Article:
National Geographic plans to cuts CO2 emissions from its operations 80 percent by the end of 2010, compared to a 2005 baseline.
That figure does not include emissions from paper and printing materials. The publisher aims to cut emissions in those sectors 10 percent by 2015, according to a press release.
Collectively, WWF says that the efforts of its 22 partners will reduce emissions an estimated 50 million tons by 2010, which is about the same amount emitted by the nation of Switzerland.
A recent PDF report, “Green At Retail,” suggested how magazine publishers can streamline their distribution process and reduce paper use. Here are some of the tips:
- Engage in order regulation. Review publication distribution line-by-line and compare results to similar titles. Reduce or remove distribution locations where your title is not selling and increase the number of copies where it is selling well.
- Move to non-returnable distribution to reduce printing and shipping costs. The downside to this is that wholesalers may take fewer copies, which may affect ad sales potential.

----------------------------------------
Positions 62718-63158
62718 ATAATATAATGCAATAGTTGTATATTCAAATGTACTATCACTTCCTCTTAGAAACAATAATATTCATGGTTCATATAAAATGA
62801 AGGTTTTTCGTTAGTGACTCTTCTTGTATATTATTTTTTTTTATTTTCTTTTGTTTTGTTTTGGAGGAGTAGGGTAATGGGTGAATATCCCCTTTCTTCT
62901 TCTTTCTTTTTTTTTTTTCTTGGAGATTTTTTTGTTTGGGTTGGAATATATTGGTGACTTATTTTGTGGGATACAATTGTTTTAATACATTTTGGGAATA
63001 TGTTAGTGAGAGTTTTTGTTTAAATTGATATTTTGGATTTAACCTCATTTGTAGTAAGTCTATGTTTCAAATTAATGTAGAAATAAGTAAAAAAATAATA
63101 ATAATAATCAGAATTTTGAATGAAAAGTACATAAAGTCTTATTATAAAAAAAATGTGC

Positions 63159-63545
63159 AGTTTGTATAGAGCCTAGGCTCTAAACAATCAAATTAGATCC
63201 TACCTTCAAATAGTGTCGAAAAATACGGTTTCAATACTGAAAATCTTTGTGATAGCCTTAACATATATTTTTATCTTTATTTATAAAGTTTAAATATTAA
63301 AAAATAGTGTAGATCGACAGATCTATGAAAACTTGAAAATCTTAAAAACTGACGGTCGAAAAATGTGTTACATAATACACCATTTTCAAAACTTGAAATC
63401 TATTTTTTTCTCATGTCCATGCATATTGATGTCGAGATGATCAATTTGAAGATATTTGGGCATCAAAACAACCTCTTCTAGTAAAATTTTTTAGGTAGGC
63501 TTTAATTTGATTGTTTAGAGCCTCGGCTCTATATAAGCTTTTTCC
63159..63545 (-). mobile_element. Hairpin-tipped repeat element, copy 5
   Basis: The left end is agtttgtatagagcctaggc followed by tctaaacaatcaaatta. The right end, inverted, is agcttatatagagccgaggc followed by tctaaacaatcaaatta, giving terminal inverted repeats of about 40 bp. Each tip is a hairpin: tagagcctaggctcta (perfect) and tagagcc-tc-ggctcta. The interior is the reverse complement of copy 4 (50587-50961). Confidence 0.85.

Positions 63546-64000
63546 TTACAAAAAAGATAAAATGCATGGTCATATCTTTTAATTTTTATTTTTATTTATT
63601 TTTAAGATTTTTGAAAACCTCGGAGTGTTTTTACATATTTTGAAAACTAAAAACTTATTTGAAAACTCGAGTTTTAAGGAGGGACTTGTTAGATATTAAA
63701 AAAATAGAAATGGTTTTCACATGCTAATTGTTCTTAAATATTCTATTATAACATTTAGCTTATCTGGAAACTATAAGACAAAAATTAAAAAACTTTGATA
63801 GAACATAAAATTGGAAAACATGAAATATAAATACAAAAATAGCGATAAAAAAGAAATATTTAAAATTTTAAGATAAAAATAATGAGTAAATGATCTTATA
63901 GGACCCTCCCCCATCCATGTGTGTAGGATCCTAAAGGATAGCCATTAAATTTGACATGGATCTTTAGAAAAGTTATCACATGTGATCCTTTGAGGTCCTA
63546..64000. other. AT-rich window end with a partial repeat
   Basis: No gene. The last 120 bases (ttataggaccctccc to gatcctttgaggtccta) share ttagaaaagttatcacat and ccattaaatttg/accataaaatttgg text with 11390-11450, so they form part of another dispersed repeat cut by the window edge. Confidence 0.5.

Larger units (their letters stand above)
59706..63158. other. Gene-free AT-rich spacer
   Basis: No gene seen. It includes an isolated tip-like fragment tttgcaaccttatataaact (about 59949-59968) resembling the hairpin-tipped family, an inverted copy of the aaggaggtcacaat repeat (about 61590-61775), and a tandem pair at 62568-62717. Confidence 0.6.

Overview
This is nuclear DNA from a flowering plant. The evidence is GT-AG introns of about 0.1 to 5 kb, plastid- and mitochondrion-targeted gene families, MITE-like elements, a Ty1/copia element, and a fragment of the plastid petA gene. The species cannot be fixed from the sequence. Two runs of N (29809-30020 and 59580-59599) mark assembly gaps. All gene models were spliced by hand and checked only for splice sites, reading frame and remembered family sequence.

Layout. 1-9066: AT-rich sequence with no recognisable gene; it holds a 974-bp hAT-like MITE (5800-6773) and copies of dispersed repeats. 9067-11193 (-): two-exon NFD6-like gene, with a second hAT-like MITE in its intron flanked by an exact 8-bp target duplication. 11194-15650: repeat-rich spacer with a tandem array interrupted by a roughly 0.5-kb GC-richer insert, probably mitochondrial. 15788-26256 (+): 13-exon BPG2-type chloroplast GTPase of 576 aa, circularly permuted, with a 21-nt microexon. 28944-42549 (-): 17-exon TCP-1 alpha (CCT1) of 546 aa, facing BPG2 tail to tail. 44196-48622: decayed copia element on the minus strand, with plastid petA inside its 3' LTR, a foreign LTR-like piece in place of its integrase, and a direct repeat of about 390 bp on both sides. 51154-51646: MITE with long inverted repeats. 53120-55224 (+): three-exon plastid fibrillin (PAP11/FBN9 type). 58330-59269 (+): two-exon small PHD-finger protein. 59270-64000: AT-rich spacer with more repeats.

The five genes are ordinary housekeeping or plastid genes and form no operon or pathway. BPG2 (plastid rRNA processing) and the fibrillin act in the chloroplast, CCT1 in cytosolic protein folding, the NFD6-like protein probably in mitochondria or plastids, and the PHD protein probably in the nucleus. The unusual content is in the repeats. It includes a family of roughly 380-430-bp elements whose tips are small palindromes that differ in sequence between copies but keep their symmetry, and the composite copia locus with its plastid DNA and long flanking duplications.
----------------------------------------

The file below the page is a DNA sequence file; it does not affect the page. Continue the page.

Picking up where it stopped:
- Adjust frequency of publication. A monthly magazine may be able to be published 10 times annually and still be perceived by the audience as monthly.
- If you print on recycled paper, communicate this on the cover so consumers will know.
- Examine paper options. A good way to cut costs and reduce environmental impact at once.
- Explore environmental promotions. As an example, the Green America Better Paper Project and Next Steps Marketing have instituted in-store promotions to build awareness of publications printed on recycled paper. Some retailers, including Barnes & Noble, Hastings and others offer premium space for magazines that print on recycled paper.